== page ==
I respect the decision of those adults who have chosen to take the vaccine, but observational evidence2,31 suggests that viral load, even when asymptomatic, is approximately equal in both vaccinated and unvaccinated people. As viral load drives the spread3,4 of the disease, there is no protection afforded to others by taking the vaccine.

My opinion: These asymptomatic, vaccinated people may be just as much of a breeding ground for new SARS-CoV-2 mutations as the unvaccinated population. So, no, I don't believe the unvaccinated "caused" the Delta (B.1.617.2) variant.

Psychologically, a person who is vaccinated may be emboldened to have closer interaction with the older or more vulnerable population. I have often heard, from both friends and colleagues, "I'm protecting my parents/grandparents/etc." given as the reason why they were vaccinated. This, in my mind, is now a dubious claim.

Q: You mentioned "adults" in the response to that question, what about the children?
A:

"First, do no harm."5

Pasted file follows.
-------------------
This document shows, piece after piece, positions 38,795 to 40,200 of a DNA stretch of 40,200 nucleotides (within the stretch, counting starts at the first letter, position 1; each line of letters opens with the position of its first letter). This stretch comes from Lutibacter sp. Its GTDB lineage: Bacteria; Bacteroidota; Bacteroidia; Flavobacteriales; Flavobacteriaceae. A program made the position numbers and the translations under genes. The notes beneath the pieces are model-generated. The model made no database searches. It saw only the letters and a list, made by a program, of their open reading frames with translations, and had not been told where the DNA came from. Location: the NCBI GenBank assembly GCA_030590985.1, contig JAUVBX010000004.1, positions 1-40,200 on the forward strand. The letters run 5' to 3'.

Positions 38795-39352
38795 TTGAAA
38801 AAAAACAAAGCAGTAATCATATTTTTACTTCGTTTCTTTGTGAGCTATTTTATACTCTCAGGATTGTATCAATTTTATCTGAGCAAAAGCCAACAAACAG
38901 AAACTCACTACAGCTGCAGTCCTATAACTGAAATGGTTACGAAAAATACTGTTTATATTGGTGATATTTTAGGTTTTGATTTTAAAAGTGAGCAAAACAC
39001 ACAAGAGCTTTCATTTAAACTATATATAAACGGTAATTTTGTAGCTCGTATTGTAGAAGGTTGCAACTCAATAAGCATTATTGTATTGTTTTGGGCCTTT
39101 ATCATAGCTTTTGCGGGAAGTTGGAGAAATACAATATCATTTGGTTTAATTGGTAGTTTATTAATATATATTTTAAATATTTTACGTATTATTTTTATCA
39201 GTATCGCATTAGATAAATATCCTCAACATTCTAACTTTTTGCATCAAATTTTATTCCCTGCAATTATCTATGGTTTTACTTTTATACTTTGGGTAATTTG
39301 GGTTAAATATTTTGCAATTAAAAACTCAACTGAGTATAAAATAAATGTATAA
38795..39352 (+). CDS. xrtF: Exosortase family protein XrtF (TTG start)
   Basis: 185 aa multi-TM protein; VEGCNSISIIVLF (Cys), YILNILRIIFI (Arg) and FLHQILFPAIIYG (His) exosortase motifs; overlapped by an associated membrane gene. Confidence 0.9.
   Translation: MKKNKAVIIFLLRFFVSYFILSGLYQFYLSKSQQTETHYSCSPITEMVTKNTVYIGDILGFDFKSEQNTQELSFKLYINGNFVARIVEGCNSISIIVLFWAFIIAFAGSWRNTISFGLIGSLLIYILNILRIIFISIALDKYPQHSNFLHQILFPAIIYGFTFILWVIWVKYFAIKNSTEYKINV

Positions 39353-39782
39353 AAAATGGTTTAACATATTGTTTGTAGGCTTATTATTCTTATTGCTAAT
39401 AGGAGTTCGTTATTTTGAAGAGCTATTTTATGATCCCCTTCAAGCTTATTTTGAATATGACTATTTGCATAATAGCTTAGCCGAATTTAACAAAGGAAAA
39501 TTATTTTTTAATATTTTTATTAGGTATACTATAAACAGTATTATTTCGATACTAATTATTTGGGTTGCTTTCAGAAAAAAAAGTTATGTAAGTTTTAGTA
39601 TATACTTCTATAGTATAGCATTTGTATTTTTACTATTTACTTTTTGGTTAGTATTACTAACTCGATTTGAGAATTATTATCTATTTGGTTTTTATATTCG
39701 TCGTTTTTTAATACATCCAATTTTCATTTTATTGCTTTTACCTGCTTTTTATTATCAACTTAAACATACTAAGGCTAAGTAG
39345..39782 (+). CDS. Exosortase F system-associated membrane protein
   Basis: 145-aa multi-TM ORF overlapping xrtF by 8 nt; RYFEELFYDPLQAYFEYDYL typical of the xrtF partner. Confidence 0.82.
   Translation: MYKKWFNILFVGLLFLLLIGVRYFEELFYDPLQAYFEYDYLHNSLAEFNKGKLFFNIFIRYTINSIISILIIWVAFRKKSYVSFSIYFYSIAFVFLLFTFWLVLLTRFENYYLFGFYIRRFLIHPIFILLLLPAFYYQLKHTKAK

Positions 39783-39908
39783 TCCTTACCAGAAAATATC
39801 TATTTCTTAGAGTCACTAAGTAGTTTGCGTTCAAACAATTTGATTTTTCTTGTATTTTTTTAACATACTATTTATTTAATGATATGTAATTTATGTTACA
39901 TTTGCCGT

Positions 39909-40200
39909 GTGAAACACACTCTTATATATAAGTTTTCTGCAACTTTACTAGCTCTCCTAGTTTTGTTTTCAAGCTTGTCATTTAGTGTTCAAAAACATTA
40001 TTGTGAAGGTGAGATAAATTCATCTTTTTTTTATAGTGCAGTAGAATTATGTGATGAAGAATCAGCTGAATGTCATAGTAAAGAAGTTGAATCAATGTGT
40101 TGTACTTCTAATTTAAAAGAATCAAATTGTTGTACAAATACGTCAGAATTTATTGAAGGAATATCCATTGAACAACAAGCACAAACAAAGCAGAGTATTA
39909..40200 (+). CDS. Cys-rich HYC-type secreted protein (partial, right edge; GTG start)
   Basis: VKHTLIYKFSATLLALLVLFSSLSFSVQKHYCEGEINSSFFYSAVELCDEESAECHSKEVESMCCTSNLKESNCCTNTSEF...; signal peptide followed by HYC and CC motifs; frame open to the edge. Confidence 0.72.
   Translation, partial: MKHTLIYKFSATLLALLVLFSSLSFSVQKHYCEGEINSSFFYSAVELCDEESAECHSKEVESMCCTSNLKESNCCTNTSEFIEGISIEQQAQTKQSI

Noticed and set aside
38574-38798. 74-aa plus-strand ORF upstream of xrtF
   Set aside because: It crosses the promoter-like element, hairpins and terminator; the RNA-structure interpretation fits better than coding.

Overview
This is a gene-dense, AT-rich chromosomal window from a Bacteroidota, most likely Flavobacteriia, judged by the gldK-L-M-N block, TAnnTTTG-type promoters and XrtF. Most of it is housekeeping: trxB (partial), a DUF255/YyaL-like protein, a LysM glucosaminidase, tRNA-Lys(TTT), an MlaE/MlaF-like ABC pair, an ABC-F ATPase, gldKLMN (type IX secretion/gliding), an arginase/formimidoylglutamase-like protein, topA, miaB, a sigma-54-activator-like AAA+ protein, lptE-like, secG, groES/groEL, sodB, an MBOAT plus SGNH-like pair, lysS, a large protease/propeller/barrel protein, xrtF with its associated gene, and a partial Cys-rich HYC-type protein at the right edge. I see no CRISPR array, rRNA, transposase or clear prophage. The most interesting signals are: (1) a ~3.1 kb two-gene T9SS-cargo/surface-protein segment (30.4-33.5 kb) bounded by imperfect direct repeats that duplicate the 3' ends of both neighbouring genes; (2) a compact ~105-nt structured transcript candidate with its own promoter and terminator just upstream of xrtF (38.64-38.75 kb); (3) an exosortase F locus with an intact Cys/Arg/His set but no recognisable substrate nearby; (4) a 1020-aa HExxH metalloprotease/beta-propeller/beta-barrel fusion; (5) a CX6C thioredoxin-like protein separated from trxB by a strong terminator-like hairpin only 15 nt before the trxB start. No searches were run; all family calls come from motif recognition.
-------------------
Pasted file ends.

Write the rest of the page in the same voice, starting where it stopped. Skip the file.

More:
I am completely opposed to minors receiving the experimental mRNA or viral-vector vaccines, as their risk of serious illness or death is vanishingly small6,7,25. As I've said before, the long-term risks of these experimental vaccines are unknown. We should not risk our children's future health for near-zero benefit.

Since the elderly or those with co-morbidities are at higher risk of death, and the vaccine does provide essential protection for these groups, the risk/reward ratio may favor them taking the vaccine.

Q: So how are you protecting yourself during the pandemic?
A:

First and foremost, I practice good hygiene through regular hand-washing. The impact8,25 of this simple action cannot be understated; the lack of basic sanitation was a prime driver of disease in ages past.

My wife and I pride ourselves on eating a wholesome, balanced diet consisting of fresh vegetables and fruit, whole grains, healthy fats, protein, and nearly zero added sugar or fruit juices. Diabetes, and its precursor "Metabolic syndrome", is prevalent in the West and has been shown9 to drastically increase the odds of death and disability from SARS-CoV-2 infection.

I exercise20 regularly to avoid two more co-morbidities9, namely: obesity and hypertension. 45 minutes, four days a week, of cardio and strength training is a small price to pay for the dividends one reaps in long-term health. How much time do you waste glued to Netflix? Reclaim some of that to improve your body.